Alex Rodriguez was the ultimate fantasy SS in years past, but now he should only qualify in leagues as a 3B, so that is why he isn’t discussed here. Finally, a wildcard should be mentioned….he is a personal favorite of mine, and one of the most famous Cubs’ SS of all time; Nomar! Obviously his injuries have hurt his value in real life, as well as in Fantasy Baseball, but if he is healthy, you should expect Nomar to hit over .300, about 25 HRs, and close to 100 RBIs. He is especially a question mark for this upcoming year, as it is unknown what position he will be playing, and which positions your fantasy league may allow him to qualify at. If you really want Nomar on your team, here is a strategy I used last year, and it worked well. Most leagues allow you to have 1 or 2 players on the “DL” and that is where I stuck Nomar for most of the year last year. I think the DL is a great place to put your “injury-risk” player to start the year, just so you can see how he does the first month. If all seems well, then go ahead and start him, just make sure you have a backup plan, and from a Fantasy standpoint, try and make that backup plan better than Neifi Perez!
What kind of Trade do the Cubs need to make to get Tejada?
Normally I would compare more stats than just two players, but with the Tejada buzz this weekend, I am keeping the focus on how the SS position will unfold for the Cubbies. As you can see from their stats, about the only area that Furcal exceeds Tejada in is stolen bases, and if the Cubs were willing to pay Furcal big bucks, they should be willing to pay Tejada a relatively equal salary of around $12 million a year.
It was mentioned on a few radio stations that there is a person working for the Orioles who used to work in/with the Cubs farm system, and he has good working knowledge of the Cubs’ prospects. Bruce Levine of ESPN 1000 mentioned that he thought this was a positive thing, because it would give the Orioles more background on some of the less high-profile prospects, which they may be willing to take as part of a trade. In other words, maybe the Cubs won’t be asked for their top prospects (Pie, Guzman, Hill, etc….) only, as the Orioles may get good reviews on some of the 2nd tier prospects.
Either way, I see a trade unfolding two ways:
First, the Cubs unload Kerry Wood to the Orioles. The Orioles would have to be satisfied with Wood’s rehab progress and feel comfortable with his health….which they may not be. But if Wood’s health is deemed acceptable, I think the Cubs may prefer to go this way, as it saves them some prospects, like Hill and Guzman perhaps, and allows for a trade-off of high salaries. This salary exchange may allow the Cubs to take that same unused “Furcal” money and go after some free agent pitching, such as Millwood or Morris. You will likely also have to give the Orioles Jerome Williams, and maybe a lower level pitching prospect or position player prospect or two. It is possible that you don’t have to part with Cedeno if you give away Wood, but I am not sure. They will want to replace their SS, keep in mind.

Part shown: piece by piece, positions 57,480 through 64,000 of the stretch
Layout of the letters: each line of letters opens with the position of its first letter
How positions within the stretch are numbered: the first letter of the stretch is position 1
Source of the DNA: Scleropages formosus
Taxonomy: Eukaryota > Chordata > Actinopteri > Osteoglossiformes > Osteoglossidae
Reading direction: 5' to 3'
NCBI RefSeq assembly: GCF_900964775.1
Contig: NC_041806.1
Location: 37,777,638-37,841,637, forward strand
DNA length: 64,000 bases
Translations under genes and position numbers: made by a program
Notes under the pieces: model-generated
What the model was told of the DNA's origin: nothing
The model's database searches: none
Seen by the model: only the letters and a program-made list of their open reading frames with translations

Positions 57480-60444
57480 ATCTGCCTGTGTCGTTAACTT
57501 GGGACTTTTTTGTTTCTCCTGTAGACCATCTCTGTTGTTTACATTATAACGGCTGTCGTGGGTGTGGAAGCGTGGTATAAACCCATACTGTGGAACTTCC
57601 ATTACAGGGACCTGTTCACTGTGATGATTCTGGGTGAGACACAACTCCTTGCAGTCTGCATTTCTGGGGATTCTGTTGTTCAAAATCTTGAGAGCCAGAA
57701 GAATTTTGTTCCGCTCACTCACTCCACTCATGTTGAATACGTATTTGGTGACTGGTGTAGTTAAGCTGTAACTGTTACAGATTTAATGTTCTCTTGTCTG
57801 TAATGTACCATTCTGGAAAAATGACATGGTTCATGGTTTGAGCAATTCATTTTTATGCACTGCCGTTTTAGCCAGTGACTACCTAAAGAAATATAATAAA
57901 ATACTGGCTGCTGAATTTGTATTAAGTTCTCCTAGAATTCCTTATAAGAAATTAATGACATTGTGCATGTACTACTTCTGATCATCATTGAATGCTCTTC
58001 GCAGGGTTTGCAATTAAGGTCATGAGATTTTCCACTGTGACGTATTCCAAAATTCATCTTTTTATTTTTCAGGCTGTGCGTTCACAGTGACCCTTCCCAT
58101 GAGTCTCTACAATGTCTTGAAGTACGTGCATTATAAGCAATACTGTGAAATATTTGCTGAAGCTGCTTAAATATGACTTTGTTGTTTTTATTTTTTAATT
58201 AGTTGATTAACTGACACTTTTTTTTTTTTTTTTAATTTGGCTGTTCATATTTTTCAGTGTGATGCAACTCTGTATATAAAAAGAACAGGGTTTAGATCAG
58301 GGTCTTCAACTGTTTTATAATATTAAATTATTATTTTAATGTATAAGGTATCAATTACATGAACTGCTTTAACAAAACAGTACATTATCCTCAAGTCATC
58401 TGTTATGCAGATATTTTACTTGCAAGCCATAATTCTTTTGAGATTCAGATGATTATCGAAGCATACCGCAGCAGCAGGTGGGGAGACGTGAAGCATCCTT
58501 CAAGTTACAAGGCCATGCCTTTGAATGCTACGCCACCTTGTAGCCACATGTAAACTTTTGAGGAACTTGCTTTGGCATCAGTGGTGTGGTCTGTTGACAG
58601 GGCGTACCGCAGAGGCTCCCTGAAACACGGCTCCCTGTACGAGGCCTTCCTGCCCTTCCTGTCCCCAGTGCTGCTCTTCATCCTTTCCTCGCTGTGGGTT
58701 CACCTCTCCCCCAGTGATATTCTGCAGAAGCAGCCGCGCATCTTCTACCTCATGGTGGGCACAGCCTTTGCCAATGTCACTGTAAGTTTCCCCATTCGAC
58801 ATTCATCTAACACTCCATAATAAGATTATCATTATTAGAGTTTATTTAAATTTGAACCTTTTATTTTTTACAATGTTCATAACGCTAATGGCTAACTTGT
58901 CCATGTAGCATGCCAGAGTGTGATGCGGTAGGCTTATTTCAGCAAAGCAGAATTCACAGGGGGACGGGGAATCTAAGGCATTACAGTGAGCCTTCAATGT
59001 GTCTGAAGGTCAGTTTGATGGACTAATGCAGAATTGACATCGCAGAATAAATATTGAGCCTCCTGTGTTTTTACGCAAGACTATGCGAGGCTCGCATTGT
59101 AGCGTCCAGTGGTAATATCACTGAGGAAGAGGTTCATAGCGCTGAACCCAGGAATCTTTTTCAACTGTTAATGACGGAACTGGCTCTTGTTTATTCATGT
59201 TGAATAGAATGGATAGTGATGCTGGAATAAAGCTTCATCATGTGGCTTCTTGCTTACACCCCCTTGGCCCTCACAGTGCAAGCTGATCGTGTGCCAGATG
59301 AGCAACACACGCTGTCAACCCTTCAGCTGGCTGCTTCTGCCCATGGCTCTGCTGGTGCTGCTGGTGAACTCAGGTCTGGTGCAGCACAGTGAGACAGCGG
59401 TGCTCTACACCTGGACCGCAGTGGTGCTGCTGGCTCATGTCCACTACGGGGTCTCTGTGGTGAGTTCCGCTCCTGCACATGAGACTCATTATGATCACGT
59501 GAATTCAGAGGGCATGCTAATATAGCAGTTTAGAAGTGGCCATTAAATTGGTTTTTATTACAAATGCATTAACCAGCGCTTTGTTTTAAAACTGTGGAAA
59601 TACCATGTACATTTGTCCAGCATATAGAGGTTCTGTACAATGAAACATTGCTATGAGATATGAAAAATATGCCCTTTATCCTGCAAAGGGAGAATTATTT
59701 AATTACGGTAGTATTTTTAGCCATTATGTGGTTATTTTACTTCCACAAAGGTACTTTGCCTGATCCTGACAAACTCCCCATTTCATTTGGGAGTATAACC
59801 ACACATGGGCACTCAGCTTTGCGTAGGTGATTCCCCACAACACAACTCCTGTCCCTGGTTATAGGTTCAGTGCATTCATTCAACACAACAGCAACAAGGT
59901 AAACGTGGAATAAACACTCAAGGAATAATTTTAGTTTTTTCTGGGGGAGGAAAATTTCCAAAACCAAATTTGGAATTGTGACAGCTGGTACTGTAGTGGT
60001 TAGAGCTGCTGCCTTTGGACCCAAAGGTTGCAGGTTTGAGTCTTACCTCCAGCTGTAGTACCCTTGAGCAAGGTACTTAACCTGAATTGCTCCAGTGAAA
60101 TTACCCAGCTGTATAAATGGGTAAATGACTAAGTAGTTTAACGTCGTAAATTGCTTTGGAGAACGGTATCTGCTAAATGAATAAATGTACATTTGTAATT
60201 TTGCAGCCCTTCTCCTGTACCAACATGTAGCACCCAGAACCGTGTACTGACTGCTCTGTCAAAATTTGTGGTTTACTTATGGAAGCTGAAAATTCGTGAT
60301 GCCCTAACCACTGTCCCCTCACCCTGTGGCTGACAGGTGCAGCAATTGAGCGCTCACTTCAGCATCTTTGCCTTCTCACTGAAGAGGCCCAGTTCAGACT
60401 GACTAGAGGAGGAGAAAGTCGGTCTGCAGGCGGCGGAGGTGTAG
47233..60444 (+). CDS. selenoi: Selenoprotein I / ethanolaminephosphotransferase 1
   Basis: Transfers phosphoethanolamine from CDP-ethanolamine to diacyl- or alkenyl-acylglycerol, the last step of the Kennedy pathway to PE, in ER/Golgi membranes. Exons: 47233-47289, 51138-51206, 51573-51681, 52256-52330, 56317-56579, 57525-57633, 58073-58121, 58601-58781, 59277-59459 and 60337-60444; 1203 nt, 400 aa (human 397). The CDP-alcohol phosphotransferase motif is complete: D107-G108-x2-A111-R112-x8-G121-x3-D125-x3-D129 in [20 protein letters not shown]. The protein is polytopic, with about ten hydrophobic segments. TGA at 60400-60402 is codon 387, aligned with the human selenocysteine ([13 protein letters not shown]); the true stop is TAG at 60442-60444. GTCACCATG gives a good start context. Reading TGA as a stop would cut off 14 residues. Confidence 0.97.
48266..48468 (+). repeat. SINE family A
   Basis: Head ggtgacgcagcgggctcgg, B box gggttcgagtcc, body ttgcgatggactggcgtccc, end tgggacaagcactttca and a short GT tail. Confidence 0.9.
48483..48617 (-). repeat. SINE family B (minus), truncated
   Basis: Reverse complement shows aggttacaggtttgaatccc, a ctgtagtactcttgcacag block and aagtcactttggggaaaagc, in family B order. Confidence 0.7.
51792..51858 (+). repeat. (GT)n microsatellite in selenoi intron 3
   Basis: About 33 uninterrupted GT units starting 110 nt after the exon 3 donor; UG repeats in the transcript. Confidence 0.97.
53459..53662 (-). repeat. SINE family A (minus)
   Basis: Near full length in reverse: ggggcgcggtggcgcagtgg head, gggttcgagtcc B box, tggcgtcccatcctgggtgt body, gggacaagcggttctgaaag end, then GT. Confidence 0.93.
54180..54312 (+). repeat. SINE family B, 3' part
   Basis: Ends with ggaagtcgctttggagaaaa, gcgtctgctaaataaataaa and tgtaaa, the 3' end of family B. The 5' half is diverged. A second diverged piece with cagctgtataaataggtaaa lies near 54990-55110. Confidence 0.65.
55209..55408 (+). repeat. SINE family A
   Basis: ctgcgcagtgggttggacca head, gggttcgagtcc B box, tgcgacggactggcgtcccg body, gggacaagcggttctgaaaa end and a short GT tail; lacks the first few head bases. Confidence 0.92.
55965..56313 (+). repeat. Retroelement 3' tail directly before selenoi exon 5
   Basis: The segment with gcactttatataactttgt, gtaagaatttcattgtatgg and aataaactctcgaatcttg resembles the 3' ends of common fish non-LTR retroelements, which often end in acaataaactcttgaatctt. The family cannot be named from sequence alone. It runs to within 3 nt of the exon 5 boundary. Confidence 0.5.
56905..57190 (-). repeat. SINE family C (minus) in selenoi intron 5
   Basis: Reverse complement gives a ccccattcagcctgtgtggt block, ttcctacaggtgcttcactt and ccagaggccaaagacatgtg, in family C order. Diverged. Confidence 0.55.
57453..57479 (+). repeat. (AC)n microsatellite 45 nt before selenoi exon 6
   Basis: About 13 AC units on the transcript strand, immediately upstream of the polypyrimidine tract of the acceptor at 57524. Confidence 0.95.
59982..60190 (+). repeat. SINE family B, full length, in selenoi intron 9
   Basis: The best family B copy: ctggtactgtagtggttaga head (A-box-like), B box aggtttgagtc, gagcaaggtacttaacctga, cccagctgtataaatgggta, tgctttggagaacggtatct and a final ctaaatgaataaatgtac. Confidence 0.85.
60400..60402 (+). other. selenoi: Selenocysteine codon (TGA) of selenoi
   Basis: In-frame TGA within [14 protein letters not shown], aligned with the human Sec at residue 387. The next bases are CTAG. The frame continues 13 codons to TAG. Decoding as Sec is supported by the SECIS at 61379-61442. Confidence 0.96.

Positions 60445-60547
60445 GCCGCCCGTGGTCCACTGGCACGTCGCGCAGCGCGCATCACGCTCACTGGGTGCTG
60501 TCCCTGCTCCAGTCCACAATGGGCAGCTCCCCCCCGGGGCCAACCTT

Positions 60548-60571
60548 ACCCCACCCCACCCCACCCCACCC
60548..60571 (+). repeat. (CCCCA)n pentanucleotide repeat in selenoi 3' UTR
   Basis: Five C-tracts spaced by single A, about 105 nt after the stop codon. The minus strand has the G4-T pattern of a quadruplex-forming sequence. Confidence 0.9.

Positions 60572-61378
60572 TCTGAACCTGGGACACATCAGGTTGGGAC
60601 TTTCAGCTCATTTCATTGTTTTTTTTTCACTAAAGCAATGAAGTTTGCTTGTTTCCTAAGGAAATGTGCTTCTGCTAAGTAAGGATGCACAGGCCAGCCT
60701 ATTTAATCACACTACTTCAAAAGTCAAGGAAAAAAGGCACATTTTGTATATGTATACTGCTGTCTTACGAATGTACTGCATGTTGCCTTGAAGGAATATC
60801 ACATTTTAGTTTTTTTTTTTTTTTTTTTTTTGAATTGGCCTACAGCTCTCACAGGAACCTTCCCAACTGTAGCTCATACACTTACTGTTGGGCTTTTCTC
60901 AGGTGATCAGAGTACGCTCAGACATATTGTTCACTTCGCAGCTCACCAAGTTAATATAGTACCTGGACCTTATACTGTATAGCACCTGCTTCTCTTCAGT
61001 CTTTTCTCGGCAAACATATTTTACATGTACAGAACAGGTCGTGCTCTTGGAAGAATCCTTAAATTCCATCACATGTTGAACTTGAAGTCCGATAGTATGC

Secondly, the Cubs can overwhelm, hopefully, with volume. If you keep Wood, then you are probably going to have to part with Cedeno, Rich Hill, Jerome Williams, and probably 2-3 more prospects. At least that is what I would ask for if Tejada were on the Cubs, and we were trying to get value for him in a trade. If you feel like we are giving away too many prospects, think about it from the Orioles and their fans’ point of view, ‘who the heck is Cedeno and Hill and Williams?!?!’
Can Corey Patterson or Todd Walker be useful trading chips? Maybe. Looking at the Orioles website, I see that Luis Matos is their CF, and his stats aren’t overwhelming. Brian Roberts is their 2B, and Melvin Mora is their 3B. If either Roberts or Mora can play SS, then the Cubs may be able to use Walker and Patterson in a trade, as the Orioles may have a use for them. Remember, just because we want to get rid of Corey Patterson, that fact doesn’t mean that other teams want Corey, or even have a spot available on their team for him.
I would do whatever we could to keep Cedeno as our 2B, because it improves the defense, and keeps payroll down at that position for years to come. But if you have to part with Cedeno to get a proven superstar, you absolutely should do it, in my opinion.
Finally, here is some thinking outside the box that allows the Cubs to part with only Hill, Williams and other prospects besides Cedeno: what if the Orioles sign Nomar? It has already been rumored, and that high-profile name is something the Orioles love, just as they were happy to try and use Sammy Sosa’s high profile to generate fan interest last year. The Orioles have to keep up with the Yankees and the Red Sox, both in terms of fan geography, as well as in their division. They need some superstar names, and Nomar would fit that bill, especially to offset the loss of Tejada.
In that scenario, you can dump Patterson, Walker, Hill, Williams, and some other lesser prospects to the Orioles, and they get pitching and solid bench help at multiple positions. They don’t need Cedeno if they have Nomar, and the Cubs become one right fielder and one starting pitcher away from a World Series in 2006! Thanks for reading, keep your fingers crossed, and go Cubs!